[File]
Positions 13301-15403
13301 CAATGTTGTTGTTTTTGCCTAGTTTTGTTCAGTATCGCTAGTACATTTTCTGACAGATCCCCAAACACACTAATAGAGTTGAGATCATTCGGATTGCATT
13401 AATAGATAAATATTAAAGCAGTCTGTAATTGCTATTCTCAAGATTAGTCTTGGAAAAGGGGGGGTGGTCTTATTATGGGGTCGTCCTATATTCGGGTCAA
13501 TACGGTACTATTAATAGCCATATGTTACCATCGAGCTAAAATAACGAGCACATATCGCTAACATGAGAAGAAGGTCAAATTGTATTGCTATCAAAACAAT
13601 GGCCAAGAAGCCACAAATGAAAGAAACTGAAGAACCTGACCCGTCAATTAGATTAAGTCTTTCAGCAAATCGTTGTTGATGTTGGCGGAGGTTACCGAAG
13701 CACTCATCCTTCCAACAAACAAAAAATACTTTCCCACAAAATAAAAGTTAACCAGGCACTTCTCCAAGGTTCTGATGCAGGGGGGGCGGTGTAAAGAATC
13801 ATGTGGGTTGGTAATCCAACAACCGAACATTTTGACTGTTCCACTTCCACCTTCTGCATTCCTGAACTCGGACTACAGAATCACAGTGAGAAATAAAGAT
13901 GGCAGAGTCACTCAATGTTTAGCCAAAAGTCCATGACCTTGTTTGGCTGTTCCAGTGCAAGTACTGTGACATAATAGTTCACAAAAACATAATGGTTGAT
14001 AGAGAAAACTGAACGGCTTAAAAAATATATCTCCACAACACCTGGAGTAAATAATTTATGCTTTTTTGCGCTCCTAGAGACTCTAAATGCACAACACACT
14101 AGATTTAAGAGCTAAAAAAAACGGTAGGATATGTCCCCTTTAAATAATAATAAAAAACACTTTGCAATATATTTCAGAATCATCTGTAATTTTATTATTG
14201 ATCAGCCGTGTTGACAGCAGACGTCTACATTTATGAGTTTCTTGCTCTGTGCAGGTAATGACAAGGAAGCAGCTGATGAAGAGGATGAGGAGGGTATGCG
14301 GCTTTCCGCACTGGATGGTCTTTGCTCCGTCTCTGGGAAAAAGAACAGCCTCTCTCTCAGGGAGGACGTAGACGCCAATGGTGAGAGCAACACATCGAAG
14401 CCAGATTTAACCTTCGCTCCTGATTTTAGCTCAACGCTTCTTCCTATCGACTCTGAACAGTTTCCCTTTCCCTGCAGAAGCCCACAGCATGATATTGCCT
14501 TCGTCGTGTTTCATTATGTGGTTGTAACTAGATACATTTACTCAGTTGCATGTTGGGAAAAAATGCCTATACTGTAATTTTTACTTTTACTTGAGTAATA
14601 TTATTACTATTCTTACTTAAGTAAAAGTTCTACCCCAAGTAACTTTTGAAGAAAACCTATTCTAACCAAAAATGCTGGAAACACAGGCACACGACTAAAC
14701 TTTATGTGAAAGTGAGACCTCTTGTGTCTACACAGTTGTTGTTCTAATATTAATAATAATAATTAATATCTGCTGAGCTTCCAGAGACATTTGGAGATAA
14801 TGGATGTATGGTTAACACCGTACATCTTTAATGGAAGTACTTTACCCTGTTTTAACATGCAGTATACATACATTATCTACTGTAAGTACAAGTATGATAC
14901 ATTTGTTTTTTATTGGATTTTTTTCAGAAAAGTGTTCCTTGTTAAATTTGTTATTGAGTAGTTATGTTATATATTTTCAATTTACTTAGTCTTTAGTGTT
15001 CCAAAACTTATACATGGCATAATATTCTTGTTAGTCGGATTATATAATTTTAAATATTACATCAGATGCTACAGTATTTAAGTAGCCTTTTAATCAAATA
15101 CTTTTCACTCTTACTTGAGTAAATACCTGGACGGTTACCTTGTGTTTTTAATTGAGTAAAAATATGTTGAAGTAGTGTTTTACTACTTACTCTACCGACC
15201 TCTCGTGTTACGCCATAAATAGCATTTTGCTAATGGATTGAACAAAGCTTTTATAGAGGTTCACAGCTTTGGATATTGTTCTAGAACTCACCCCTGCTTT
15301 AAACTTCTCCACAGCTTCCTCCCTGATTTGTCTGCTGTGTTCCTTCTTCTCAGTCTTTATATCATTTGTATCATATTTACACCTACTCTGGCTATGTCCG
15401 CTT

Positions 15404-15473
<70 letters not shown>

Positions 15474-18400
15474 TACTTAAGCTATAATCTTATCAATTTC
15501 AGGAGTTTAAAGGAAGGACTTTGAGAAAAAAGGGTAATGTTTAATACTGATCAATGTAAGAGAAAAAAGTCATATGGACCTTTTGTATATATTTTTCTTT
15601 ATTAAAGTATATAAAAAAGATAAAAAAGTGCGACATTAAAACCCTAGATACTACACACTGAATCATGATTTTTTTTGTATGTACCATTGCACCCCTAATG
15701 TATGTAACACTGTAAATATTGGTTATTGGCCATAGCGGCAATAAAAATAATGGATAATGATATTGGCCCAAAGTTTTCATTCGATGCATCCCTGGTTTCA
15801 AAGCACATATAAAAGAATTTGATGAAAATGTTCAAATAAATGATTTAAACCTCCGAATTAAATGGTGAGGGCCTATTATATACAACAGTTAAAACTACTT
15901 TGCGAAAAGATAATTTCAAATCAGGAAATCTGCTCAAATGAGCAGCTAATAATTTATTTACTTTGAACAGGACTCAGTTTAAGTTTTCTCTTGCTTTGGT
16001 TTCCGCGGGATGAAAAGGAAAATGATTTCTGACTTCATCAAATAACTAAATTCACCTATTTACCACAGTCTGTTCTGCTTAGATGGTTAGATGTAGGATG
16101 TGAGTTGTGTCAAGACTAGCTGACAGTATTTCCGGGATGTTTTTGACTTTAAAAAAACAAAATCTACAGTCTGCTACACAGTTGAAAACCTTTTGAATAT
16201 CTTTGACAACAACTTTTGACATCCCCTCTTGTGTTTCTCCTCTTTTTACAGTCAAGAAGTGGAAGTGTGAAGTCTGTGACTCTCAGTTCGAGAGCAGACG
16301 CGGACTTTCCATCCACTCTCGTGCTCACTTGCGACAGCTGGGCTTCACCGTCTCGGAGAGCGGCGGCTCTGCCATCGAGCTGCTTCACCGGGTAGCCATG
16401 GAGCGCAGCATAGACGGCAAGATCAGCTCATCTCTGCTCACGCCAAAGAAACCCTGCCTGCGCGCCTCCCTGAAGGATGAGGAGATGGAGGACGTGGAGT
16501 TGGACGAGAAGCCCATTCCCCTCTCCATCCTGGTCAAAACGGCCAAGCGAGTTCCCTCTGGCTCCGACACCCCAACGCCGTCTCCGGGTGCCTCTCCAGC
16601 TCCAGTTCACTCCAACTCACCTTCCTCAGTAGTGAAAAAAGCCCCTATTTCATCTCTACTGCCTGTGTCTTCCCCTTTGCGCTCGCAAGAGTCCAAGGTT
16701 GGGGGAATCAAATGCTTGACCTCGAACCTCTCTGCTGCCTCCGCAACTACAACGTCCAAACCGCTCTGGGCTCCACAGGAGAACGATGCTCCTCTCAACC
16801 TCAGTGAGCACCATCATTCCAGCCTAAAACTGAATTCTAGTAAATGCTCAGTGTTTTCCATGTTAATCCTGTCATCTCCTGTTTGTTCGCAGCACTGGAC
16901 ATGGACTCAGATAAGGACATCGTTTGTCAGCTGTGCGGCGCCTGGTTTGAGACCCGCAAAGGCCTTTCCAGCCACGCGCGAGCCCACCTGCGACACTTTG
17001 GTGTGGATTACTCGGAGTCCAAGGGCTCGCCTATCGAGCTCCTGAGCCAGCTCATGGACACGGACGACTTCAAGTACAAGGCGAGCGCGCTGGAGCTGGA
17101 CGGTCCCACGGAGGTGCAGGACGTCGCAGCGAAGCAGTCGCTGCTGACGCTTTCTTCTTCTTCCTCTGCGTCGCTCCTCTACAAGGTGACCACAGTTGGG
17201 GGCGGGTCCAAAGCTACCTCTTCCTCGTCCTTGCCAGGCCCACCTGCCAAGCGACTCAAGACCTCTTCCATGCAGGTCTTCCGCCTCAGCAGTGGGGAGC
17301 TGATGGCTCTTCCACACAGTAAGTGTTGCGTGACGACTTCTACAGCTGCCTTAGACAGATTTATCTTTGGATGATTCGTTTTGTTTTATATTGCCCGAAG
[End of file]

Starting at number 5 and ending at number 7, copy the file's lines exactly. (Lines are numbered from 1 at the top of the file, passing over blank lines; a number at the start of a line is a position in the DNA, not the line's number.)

13601 GGCCAAGAAGCCACAAATGAAAGAAACTGAAGAACCTGACCCGTCAATTAGATTAAGTCTTTCAGCAAATCGTTGTTGATGTTGGCGGAGGTTACCGAAG
13701 CACTCATCCTTCCAACAAACAAAAAATACTTTCCCACAAAATAAAAGTTAACCAGGCACTTCTCCAAGGTTCTGATGCAGGGGGGGCGGTGTAAAGAATC
13801 ATGTGGGTTGGTAATCCAACAACCGAACATTTTGACTGTTCCACTTCCACCTTCTGCATTCCTGAACTCGGACTACAGAATCACAGTGAGAAATAAAGAT